From Torr Head to Mallorca to The Birren, Shane Kelly’s love of cycling shines as he discusses his Man of Sperrin and related adventures.
Where are you from?
Draperstown, but currently living in Belfast.
How long have you been cycling?
How did you get into cycling?
Having not cycled since my childhood (20+ years) my sister and brother-in-law roped me into accompanying them on a touring cycle from Sintra in southern Portugal to Santiago in north-west Spain. it was a great experience and after doing that and participating in a few local sportives I knew I was hooked.
Are you part of a cycling club? If so who?
Titanic Quarter Cycling Club
How did you hear about Man of Sperrin 2017?
Word of mouth and social media
What made you decide to accept the challenge?
The Sperrins are home turf for me – its always great to get back home from time to time and get some relatively peaceful and traffic-light free miles in, plus the scenery is great too. In the past two years I’ve participated in roughly 70 sportives, both big and small, throughout Ireland, across various terrains and distances and I’m always on the hunt for the next challenge – whether it be over a longer distance or elevation, so that I come away from the event with a great sense of achievement. Man of Sperrin certainly ticked all the boxes.
Did you train much in advance?
Since joining TQCC two years ago I’ve managed to get out on the bike at least a couple of times a week throughout the year and that has definitely improved my fitness and endurance for these types of events.
How well prepared were you for the hills?
Having conquered other noteworthy ascents such as Torr Head, Mamore Gap and Priests Leap in Ireland, as well as the likes of Valldemossa and Sa Calobra in Mallorca, I thought I’d be alright, granted I’m not the fastest of climbers, but I’d make it. I knew Benbradagh wouldn’t be easy, but I didn’t expect it to be just quite as tough as it was. Now that I know what to expect, I hope to be much better prepared this time around.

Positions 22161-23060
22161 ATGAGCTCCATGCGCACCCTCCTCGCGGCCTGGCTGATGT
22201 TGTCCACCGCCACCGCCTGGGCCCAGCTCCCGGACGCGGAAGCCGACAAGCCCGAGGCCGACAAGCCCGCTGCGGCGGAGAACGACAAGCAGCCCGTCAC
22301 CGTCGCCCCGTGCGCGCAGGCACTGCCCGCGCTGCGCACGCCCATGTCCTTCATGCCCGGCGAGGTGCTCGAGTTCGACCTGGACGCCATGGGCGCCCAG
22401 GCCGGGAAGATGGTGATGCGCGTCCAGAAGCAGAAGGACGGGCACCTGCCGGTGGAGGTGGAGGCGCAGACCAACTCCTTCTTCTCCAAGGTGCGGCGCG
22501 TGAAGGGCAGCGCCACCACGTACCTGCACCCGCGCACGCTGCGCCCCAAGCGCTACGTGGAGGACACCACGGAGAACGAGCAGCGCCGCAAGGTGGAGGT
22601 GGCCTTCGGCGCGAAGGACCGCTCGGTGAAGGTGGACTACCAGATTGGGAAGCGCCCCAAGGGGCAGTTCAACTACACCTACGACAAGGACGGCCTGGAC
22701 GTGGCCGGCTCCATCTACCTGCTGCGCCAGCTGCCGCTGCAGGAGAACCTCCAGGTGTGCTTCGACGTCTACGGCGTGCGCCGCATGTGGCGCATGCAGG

Did you train specifically for the Man of Sperrin route?
No. By participating in sportives and regular club rides with TQCC I normally manage to cover a good few miles over various terrain each week – although it doesn’t do any harm to squeeze in a few more hills when I can!
What do you remember most about Man of Sperrin 2017?
The encouragement from supporters whilst going up Benbradagh and at the finish line.
Are you taking part in 2018?
What is your target?
To get to the top of Benbradagh without stopping – anything else after that is a bonus!
Any tips or advice for those thinking of taking on Man of Sperrin for the first time in 2018?
I think most people should know by looking at the route profile what they’re letting themselves in for but, just in case anyone needs reminding, the first climb starts very, VERY early (only a few miles into the route) and it’s relentless – once it starts, it doesn’t really let up until you reach the top (the view is great though!). I think the key is to get the legs well and truly warmed up before starting the first climb – perhaps worth going for a solid 15-20 minute ride BEFORE the main event to prepare the body for whats to come. If you want to take it one step further, you might even consider leaving the start line without any water bottles, to minimise the amount of weight you’re carrying up the first climb and collect them up from a supporter at the top of Benbradagh or somewhere else further along the route.
What is the best cycling related advice you have ever been given?
Look after your bike and it’ll look after you.
It can be a pain at times, especially over the winter months, having to continually wash all the gunk off your bike frame and components – but it’ll pay off in the long run. It sounds like common sense, but I’ve lost count of the number of sportives where I’ve seen cyclists having to pull over after only a few miles due to some sort of mechanical issue – in most cases they really have no-one but themselves to blame. Degrease and oil your chain regularly, check your brakes and, while you’re at it, its not a bad idea to give your tyres a quick once over now and again – both for general wear and tear and to keep an eye out for any bits of metal, glass or thorns which you may have picked up over the last few rides which could eventually work their way in and lead to a puncture further down the line – and nobody wants that, do they?